cells to skin cancer formation. To address this question, we generate and
analyze genetically engineered mouse lines (conventional and BAC transgenics,
mice with inducible and tissue-specific transgene expression, conventional
knockout mice, inducible and tissue-specific knockout mice). Further, we use a
basic cell biological and biochemical approach to test the effects of mutations
in desmosomal genes on cell behavior in vitro.
Another area of research in our laboratory is the role of
the transcription factor p63 in a group of inherited skin disorders, termed
ectodermal dysplasias (e.g. AEC; Ankyloblepharon Ectodermal Dysplasia and Clefting).
This work, done in collaboration with Maranke Koster, aims at elucidating the molecular
mechanisms underlying these severe childhood diseases which affect skin and
skin appendages. Using induced
pluripotent stem cell (iPSC) technology, the Koster and Koch laboratories are
establishing in vitro and in vivo models of skin diseases caused by p63
mutations. These tools will be invaluable for understanding the patho-mechanism
of ectodermal dysplasias and to develop therapeutic strategies for these severe
diseases. For more information regarding ectodermal dysplasias see Dr. Koster's webpage and visit www.nfed.org.
Selected Peer-Reviewed Publications:
- Ganeshan, R., J. Chen, and Peter J. Koch 2010. Mouse models for blistering skin disorders. Dermatology Research and Practice, Article ID 584353 (online format)
- Chen, J., Z. Den, and Peter J. Koch. 2008. Loss of desmocollin 3 in mice leads to epidermal blistering. Journal of Cell Science. 121:2844-2849
- Schmidt, A. and P. J. Koch. 2007. Desmosomes: Just Cell Adhesion or is there more? Cell Adhesion & Migration. 1:28-32.
- Chen, J., X. Cheng, M. Merched-Sauvage, Dennis R. Roop, and P. J. Koch. 2007. Reply to: The ends of a conundrum? J. Cell Sci., 120:1147-1148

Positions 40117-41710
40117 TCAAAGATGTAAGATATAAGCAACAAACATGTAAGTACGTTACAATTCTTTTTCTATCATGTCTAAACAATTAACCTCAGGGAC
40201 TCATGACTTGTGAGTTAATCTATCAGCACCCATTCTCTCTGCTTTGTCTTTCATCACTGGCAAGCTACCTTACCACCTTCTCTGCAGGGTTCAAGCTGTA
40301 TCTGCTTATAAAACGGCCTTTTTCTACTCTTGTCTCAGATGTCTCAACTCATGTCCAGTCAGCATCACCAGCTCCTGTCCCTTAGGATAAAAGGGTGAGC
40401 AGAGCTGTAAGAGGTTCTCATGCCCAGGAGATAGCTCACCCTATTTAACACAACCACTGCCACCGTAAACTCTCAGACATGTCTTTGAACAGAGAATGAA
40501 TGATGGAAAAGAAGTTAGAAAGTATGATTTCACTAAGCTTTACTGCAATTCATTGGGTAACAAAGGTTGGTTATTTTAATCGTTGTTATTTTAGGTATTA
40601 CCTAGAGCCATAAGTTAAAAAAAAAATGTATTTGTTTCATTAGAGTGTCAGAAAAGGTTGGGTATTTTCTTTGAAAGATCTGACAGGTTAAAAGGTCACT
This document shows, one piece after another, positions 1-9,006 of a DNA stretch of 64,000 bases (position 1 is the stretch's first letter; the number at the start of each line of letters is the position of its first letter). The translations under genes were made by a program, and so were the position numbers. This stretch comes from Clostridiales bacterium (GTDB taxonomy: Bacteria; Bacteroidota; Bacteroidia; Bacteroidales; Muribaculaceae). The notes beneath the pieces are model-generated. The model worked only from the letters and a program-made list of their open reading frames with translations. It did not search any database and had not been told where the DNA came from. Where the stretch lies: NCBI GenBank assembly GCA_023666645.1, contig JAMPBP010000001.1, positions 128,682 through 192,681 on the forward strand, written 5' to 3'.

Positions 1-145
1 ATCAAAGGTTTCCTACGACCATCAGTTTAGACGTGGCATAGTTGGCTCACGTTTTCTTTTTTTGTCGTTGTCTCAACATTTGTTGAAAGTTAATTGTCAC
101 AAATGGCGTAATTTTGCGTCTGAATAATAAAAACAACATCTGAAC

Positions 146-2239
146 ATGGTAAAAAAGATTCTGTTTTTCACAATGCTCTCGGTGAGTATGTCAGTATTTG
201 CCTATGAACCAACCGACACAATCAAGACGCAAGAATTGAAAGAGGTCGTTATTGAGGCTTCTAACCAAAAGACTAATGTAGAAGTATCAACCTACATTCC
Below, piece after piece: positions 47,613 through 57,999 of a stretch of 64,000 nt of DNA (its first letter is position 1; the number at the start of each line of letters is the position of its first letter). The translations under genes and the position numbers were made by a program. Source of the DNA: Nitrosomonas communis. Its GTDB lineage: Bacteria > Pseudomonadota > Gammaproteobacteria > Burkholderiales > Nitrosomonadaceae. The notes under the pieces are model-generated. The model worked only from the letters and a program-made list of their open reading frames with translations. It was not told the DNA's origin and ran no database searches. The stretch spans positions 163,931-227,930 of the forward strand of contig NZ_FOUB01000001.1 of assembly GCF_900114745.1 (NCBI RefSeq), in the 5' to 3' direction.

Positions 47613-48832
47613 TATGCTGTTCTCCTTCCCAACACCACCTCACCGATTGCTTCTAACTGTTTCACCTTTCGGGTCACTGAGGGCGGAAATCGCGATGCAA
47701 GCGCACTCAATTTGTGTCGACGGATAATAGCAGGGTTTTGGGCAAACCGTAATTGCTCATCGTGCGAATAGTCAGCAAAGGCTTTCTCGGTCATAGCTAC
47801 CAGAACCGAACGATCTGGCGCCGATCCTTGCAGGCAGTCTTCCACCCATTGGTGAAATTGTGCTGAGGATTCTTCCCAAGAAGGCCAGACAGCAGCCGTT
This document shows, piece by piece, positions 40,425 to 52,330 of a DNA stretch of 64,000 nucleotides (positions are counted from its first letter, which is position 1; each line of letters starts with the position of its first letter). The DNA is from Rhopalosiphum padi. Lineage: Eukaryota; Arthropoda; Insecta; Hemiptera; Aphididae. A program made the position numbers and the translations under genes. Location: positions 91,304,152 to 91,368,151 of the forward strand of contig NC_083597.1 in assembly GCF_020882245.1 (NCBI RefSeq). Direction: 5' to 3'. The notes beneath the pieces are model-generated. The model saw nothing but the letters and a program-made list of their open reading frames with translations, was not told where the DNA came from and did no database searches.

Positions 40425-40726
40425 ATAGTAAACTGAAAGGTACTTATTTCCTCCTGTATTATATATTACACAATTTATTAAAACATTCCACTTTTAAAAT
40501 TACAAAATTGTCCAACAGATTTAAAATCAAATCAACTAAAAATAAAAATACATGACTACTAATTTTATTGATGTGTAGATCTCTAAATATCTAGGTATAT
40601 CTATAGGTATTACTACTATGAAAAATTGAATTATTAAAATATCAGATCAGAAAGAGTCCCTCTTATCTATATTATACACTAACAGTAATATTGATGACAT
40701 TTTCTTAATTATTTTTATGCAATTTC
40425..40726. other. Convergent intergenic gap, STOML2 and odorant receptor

- Chen, J., X. Cheng, M. Merched-Sauvage, Dennis R. Roop, and P. J. Koch. 2006. An unexpected role for keratin 10 end domains in susceptibility to skin cancer. J. Cell Sci. 119: 5067-5076
- Den, Z., X.Cheng, M.Merched-Sauvage, and P. J. Koch. 2006. Desmocollin 3 is required for pre-implantation development of the mouse embryo. J. Cell Sci. 119:482-489.
- Cheng, X., Z.Den, and P. J. Koch. 2005. Desmosomal cell adhesion in mammalian development. Eur. J. Cell Biol. 84:215-223.
- Yang, T., D.Liang, P. J. Koch, D.Hohl, F.Kheradmand, and P.A.Overbeek. 2004. Epidermal detachment, desmosomal dissociation, and destabilization of corneodesmosin in Spink5-/- mice. Genes Dev. 18:2354-2358.
- Koch, P.J. and D.R.Roop. 2004. The role of keratins in epidermal development and homeostasis-going beyond the obvious. J. Invest.Dermatol. 123:x-xi
- Cheng, X., K.Mihindukulasuriya, Z.Den, A.P.Kowalczyk, C.C.Calkins, A.Ishiko, A.Shimizu, and P. J. Koch. 2004. Assessment of splice variant-specific functions of desmocollin 1 in the skin. Mol. Cell Biol. 24:154-163.
- Cheng, X. and P. J. Koch. 2004. In vivo function of desmosomes. J. Dermatol. 31:171-187
- Koch, P.J., P.A.de Viragh, E.Scharer, D.Bundman, M.A.Longley, J.Bickenbach, Y.Kawachi, Y.Suga, Z.Zhou, M.Huber, D.Hohl, T.Kartasova, M.Jarnik, A.C.Steven, and D.R.Roop. 2000. Lessons from loricrin-deficient mice. Compensatory mechanisms maintaining skin barrier function in the absence of a major cornified envelope protein. J Cell Biol. 151:389-400.
- Koch, P.J., M.G.Mahoney, G.Cotsarelis, K.Rothenberger, R.M.Lavker, and J.R.Stanley. 1998. Desmoglein 3 anchors telogen hair in the follicle. J. Cell Sci. 111 ( Pt 17):2529-2537.
- Koch, P.J., M.G.Mahoney, H.Ishikawa, L.Pulkkinen, J.Uitto, L.Shultz, G.F.Murphy, D.Whitaker-Menezes, and J.R.Stanley. 1997. Targeted disruption of the pemphigus vulgaris antigen (desmoglein 3) gene in mice causes loss of keratinocyte cell adhesion with a phenotype similar to pemphigus vulgaris. J. Cell Biol. 137:1091-1102.
- Schmidt, A., and Koch, P.J. Desmosomes in Development and Diseases. In Cell Junctions: Adhesion, Development and Disease, A. Kowalczyk and S. LaFlamme editors, Wiley-VCH, in press
- Arin, M.J., Roop, D.R., Koch, P.J., and Koster, M. I. Biology of Keratinocytes. In Dermatology 2nd edition, J. Bolognia editor. Elsevier, in press
- Koch, P.J., Z.Zhou, and D.R.Roop. 2004. Cornified Envelope and Corneocyte-Lipid Envelope. In Skin Barrier. P.M.Elias and K.R.Feingold, editors. Marcel Dekker, Inc., New York.
- Koch, P.J. and D.R.Roop. 2002. Loricrin. In Wiley Encyclopedia of Molecular Medicine. John Wiley & Sons Inc., New York. 1956-1959.
- Kartenbeck, J., P. J. Koch, and W.W.Franke. 1993. Desmoglein. In Guidebook to the Extracellular Matrix and Adhesion Proteins. T.Kreis and R.Vale, editors. Oxford University Press, Oxford, New York, Tokyo. 133-135.